Archive for September, 2009

Waiting for the Barbarians response on hope

September 11, 2009

Waiting for the Barbarians by J.M. Coetzee is an intriguing postcolonial novel.  It portrays an unnamed Empire which hopes to defeat the Barbarians.  The leaders of the Empire are cruel and unjust in their punishments on the “Barbarians.”  They use methods of torture and leave many people permanently deformed without much reason as to why they are punishing these people.  The leaders of the Empire are heartless and use their evil tactics to scare the civilians into believing that the Barbarians are actually a threat.  Among all of the death and inhumanity there is a shred of hope for the Magistrate, who goes from being an oppressor to standing up against injustice.

The Magistrate’s character is seemingly neutral toward the situation at the beginning of the novel.  He goes along with his duties in the military with the belief that somebody will do his job regardless if he does it or not.  At the end of the novel he rethinks the accounts of his position as magistrate and says,

“I toyed more than once with the idea of resigning my post, retiring from public life, buying a small market garden.  But then, I thought, someone else will be appointed to bear the shame of office, and nothing will have changed.  So I continued in my duties until one day events overtook me” (Coetzee 136).

The events that he speaks of overtaking him progress slowly throughout the novel.  A very small part of him begins to become less neutral and more sympathetic toward the tortured Barbarians when he meets the blind girl with the injured legs, although he does not become a changed man immediately.  He helps the girl by giving her a place in his bed and helps her healing process but he is unaffected by her and shows her no real affection.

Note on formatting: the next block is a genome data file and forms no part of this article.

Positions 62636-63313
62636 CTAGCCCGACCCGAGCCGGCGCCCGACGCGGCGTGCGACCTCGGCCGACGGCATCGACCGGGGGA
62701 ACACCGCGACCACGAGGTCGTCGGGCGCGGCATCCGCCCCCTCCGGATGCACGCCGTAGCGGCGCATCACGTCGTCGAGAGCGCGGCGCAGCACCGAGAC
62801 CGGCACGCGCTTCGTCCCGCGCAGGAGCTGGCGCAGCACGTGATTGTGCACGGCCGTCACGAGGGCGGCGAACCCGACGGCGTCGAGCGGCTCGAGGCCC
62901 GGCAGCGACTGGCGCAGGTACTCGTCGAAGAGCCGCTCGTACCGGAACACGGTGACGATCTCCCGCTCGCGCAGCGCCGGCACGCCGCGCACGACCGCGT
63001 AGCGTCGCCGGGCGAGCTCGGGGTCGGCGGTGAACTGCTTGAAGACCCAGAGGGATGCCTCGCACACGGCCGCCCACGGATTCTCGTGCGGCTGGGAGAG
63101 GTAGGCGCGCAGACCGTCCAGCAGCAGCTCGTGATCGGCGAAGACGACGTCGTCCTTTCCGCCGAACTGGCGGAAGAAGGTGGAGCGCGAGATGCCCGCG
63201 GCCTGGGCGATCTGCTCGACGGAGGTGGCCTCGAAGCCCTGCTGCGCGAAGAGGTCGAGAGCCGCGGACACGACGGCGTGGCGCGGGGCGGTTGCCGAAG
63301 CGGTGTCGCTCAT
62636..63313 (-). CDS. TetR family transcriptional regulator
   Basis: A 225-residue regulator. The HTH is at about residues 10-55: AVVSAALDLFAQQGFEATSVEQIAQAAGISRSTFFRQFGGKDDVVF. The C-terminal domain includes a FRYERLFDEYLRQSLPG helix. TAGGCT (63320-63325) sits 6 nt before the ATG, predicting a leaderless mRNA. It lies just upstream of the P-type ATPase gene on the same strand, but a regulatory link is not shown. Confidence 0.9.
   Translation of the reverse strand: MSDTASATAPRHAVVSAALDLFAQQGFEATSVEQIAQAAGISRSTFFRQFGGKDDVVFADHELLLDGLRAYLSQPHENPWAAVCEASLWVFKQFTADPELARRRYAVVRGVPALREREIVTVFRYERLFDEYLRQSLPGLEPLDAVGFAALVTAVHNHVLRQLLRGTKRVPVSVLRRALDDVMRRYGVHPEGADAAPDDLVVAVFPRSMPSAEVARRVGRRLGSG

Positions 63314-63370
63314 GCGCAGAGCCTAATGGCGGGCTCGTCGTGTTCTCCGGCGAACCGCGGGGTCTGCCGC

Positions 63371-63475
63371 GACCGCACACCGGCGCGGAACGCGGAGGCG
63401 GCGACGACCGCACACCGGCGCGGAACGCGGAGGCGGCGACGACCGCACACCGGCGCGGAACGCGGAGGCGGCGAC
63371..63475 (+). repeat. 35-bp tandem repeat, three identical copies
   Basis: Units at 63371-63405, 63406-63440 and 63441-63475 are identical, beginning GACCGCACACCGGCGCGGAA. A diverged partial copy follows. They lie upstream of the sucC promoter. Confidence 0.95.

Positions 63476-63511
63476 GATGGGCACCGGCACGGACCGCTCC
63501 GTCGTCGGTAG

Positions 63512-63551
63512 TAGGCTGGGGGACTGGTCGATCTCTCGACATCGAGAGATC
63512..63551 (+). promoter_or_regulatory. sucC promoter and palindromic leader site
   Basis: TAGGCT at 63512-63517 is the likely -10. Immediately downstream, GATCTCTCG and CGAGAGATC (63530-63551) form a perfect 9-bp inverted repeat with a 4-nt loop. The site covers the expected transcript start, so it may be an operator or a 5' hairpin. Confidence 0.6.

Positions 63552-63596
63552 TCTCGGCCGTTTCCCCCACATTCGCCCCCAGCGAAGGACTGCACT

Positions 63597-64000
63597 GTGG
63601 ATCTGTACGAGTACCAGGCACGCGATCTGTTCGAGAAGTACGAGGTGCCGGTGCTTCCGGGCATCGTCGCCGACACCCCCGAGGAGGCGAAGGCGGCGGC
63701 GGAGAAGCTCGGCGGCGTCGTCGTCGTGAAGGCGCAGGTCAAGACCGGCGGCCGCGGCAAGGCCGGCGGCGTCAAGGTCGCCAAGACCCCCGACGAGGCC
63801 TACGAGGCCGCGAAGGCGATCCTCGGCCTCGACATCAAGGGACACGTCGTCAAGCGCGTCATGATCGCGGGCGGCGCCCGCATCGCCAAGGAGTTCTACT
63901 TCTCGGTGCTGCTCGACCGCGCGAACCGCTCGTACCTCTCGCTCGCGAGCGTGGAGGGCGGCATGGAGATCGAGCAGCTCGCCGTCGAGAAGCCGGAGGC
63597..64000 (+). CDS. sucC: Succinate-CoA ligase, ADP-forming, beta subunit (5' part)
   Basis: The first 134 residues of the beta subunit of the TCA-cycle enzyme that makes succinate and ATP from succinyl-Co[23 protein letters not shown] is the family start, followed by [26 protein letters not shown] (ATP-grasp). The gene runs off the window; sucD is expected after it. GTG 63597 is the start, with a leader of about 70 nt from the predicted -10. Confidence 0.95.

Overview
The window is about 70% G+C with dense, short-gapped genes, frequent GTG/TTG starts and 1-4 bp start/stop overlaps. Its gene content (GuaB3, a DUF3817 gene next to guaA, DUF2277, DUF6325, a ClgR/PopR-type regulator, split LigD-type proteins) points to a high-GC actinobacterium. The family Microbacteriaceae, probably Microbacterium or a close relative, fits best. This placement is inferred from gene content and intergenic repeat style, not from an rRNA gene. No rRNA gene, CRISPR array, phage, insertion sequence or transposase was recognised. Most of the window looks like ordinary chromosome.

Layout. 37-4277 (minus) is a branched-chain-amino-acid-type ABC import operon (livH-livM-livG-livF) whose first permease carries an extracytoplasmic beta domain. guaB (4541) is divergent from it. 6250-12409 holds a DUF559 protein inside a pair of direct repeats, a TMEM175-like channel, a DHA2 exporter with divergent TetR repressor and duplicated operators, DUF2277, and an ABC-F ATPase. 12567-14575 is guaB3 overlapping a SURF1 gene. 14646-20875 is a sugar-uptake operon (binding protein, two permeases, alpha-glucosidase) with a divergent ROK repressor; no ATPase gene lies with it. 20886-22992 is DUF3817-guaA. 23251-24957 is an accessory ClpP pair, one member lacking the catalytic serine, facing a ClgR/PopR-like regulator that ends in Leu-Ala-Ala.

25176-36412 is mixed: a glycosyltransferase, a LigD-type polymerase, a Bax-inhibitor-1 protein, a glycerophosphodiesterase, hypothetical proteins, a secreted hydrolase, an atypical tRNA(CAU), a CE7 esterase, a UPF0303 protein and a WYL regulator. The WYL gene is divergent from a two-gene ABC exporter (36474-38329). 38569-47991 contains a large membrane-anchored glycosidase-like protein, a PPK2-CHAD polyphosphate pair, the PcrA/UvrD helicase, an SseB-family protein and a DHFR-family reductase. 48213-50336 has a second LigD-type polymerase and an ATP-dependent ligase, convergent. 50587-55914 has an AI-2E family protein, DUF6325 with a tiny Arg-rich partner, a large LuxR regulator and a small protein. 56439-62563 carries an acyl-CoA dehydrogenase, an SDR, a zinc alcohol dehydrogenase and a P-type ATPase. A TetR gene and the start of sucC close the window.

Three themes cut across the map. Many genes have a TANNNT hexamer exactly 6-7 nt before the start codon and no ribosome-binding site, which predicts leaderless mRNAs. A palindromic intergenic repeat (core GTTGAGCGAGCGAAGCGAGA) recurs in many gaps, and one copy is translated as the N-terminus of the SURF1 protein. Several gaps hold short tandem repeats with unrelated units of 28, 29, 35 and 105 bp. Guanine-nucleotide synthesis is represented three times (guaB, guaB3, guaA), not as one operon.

Hope for the magistrate can be seen after he risks his life and the life of other men by taking a long journey through the cold desert just to bring the girl back to her people.  After he is accused of being a traitor he is locked up and his position of magistrate is taken from him.  It is during this time in his cell that he turns against the military.  Colonel Joll returns to the settlement with twelve Barbarian prisoners and makes a public show of prosecution.  The magistrate cannot stand to see these people be prosecuted with his new change of heart.  The magistrate steps in. “I am in the arena holding my hands to still the crowd: No! No! No!…You are depraving these people!” (Coetzee 104).  Even though he does not call for justice, it is a big step for him to speak up against the Colonel.  He himself is beaten after making a scene.

As the novel nears the end, there are many more situations where the Magistrate voices his stance against the military.  He questions Mandel saying, “How do you find it possible to eat afterwards, after you have been… working with people?” (Coetzee 123).  He also tries to stop the men from destroying innocent people’s homes.  Every time that he voices his opinion he is beaten.  He has lost all of his power but he is now a more moralized man.  There is hope for him and for the future because of the changes that he undergoes. He learns a very valuable lesson, “I have a lesson for him [Colonel Joll] that I have long meditated.  I mouth the words and watch him read them on my lips: ‘The crime that is latent in us we must inflict on ourselves… not on others” (Coetzee 143).  He is no longer an unjust man.  He has taken a stance against something he believes in and no has more purpose in his life.

Coetzee, J.M. Waiting for the Barbarians. London: Penguin Books, 1999.